Young American Jews, Israel, and Intermarriage, Revisited


I’m feeling a little vindicated after reading the Jewish Week’s recent editorial, Future Rabbis, Conflicted About Israel.

Almost exactly a year ago, there was controversy in the Jewish media over Peter Beinart’s argument that young American Jews feel conflict between their liberalism and Zionism because of the policies of the Israeli government towards the Palestinians, resulting in less support for Israel. In a long blog post, Young American Jews, Israel, and Intermarriage, I disagreed with Steven M. Cohen’s response that the “primary driver” for young American Jews’ detachment from Israel was not Israeli policies, but instead was intermarriage.

I’m feeling vindicated because in the recent editorial, the Jewish Week comments on recent news that a number of rabbinical students from many American rabbinical schools come back from their year of study in Israel feeling conflicted about the Jewish state. “Anecdotal evidence suggests that many are feeling some degree of alienation, consistent with widespread polls and reports about their peers throughout the American Jewish community.” “When spending extended time in Israel, young, idealistic American Jews who have been raised on liberal, humanitarian values rub up against the reality of a people struggling for survival while maintaining a democratic society.”

If rabbinical students, from across the denominational spectrum, are feeling alienated from Israel, it seems to me that it’s time to reevaluate the idea that intermarriage is the main source of that problem.

About Ed Case

Ed Case is Founder of InterfaithFamily and works at IFF Headquarters in Newton, MA.

One thought on “Young American Jews, Israel, and Intermarriage, Revisited”

  • Ed,

    Your recent post led me to read the original thread.  You should be vindicated, but you didn’t need this evidence. Mr. Cohen’s argument was nothing more than  pseudo-science, selling possibly spurious correlations as causation.  When we talk about the interaction between political views, religion, and family life among a deliberate, relatively educated population, we’re squarely in the realm of reasons, not causes.  Intermarriage could be a reason for Israel alienation.  Alienation and intermarriage may have nothing to do with one another for some people.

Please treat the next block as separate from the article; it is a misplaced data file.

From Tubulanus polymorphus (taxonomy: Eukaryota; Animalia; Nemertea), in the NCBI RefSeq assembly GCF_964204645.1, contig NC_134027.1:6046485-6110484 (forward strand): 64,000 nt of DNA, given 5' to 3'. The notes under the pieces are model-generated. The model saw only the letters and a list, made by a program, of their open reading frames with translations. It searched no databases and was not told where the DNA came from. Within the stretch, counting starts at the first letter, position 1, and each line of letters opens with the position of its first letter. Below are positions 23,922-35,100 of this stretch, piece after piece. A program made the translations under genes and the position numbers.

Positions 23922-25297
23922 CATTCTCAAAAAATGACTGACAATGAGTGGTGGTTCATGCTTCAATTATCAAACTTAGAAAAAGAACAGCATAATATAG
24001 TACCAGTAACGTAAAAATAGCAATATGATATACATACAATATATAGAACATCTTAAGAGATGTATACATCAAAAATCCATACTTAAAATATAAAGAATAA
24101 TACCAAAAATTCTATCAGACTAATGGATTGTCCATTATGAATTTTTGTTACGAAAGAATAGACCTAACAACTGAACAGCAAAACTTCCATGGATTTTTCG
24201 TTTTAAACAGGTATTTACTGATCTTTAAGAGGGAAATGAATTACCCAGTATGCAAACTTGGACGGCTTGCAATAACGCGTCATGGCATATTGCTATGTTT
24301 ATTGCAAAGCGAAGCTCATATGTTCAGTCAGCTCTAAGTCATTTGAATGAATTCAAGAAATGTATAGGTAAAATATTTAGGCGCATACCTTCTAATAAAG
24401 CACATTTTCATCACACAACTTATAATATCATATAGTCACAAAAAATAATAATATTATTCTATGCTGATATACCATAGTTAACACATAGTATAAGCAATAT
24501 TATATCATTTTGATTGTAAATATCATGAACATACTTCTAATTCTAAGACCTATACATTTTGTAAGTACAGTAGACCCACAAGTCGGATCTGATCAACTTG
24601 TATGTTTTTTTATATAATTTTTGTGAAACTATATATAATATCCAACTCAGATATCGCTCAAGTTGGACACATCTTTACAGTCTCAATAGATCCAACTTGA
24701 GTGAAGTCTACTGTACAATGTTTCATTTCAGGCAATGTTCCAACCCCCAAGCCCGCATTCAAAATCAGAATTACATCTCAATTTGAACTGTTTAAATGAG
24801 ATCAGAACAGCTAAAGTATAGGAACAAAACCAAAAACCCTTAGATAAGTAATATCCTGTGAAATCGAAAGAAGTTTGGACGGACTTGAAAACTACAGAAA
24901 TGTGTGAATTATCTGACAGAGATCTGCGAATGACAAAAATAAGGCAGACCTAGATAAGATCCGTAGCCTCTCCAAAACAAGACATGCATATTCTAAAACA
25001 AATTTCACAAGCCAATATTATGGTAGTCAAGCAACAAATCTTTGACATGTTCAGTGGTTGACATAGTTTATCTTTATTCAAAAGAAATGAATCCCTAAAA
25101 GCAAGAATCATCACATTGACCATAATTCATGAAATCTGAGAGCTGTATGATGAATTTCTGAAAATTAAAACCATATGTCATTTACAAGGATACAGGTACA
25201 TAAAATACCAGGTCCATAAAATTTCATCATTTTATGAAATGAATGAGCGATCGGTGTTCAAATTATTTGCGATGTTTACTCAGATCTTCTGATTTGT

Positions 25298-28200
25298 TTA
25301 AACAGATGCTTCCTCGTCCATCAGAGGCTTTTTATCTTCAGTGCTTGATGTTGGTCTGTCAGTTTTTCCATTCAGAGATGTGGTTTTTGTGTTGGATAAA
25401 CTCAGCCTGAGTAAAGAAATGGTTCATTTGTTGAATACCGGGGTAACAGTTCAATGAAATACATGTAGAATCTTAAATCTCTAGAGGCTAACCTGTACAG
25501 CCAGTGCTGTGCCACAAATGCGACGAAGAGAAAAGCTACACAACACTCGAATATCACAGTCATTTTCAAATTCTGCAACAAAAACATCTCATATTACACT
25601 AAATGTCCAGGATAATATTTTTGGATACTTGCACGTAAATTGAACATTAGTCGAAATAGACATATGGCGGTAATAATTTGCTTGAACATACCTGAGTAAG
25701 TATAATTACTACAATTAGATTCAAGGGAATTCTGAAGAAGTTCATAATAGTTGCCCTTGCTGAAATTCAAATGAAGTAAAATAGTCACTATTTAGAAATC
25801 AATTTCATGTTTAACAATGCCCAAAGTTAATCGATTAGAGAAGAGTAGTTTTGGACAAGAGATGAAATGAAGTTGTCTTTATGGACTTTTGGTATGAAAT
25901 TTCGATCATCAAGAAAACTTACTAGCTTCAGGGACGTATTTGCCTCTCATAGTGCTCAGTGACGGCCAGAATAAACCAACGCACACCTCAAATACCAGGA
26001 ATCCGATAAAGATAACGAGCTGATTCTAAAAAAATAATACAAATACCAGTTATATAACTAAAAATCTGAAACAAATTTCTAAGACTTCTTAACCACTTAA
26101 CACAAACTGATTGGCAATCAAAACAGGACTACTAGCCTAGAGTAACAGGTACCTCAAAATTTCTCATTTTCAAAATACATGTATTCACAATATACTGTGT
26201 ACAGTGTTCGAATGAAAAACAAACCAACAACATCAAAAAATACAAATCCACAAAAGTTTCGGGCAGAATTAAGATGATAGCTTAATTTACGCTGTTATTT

In my families case, alienation helped set the conditions for intermarriage.  My mother, who was born, served, and educated in Tel Aviv, is allergic to uncritical, militant American Zionism.  Her insistence that Sharon was a war criminal, her view that the ultra-Orthodox are turning the country into a theocracy, and her witness of the Palestinian expulsion (she was born in 1944) did not sit well with American Jews of her generation.  Politics has an effect on with whom you socialize. 

    A better response to this is to stop making one’s view on Israeli politics a precondition of one’s social acceptance within a Congregation.  As I was growing up, that was only possible in some Reform congregations.  That’s changing, unfortunately because Israel has repeatedly given the finger to Conservative Jews.  In some Reform congregations, it’s swung too hard in the opposite direction. 

    In any case, it’s clear to me that arguments like Mr. Cohen’s are part of the problem, not any solution.



Leave a Reply

Your email address will not be published. Required fields are marked *